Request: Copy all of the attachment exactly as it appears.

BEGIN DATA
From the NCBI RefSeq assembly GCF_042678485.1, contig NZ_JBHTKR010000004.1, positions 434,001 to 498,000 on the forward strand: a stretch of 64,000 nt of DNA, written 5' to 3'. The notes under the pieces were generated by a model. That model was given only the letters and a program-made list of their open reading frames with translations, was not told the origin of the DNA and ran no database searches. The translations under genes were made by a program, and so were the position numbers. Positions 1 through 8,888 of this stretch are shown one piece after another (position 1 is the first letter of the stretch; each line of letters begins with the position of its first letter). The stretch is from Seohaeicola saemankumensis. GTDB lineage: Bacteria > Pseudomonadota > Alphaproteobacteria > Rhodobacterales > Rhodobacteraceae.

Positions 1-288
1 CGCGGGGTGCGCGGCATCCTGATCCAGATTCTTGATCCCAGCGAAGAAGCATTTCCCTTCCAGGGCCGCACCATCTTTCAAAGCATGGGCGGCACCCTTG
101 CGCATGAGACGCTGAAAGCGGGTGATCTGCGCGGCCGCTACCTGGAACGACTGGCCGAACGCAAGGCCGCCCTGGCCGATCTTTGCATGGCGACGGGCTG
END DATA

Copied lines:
From the NCBI RefSeq assembly GCF_042678485.1, contig NZ_JBHTKR010000004.1, positions 434,001 to 498,000 on the forward strand: a stretch of 64,000 nt of DNA, written 5' to 3'. The notes under the pieces were generated by a model. That model was given only the letters and a program-made list of their open reading frames with translations, was not told the origin of the DNA and ran no database searches. The translations under genes were made by a program, and so were the position numbers. Positions 1 through 8,888 of this stretch are shown one piece after another (position 1 is the first letter of the stretch; each line of letters begins with the position of its first letter). The stretch is from Seohaeicola saemankumensis. GTDB lineage: Bacteria > Pseudomonadota > Alphaproteobacteria > Rhodobacterales > Rhodobacteraceae.

Positions 1-288
1 CGCGGGGTGCGCGGCATCCTGATCCAGATTCTTGATCCCAGCGAAGAAGCATTTCCCTTCCAGGGCCGCACCATCTTTCAAAGCATGGGCGGCACCCTTG
101 CGCATGAGACGCTGAAAGCGGGTGATCTGCGCGGCCGCTACCTGGAACGACTGGCCGAACGCAAGGCCGCCCTGGCCGATCTTTGCATGGCGACGGGCTG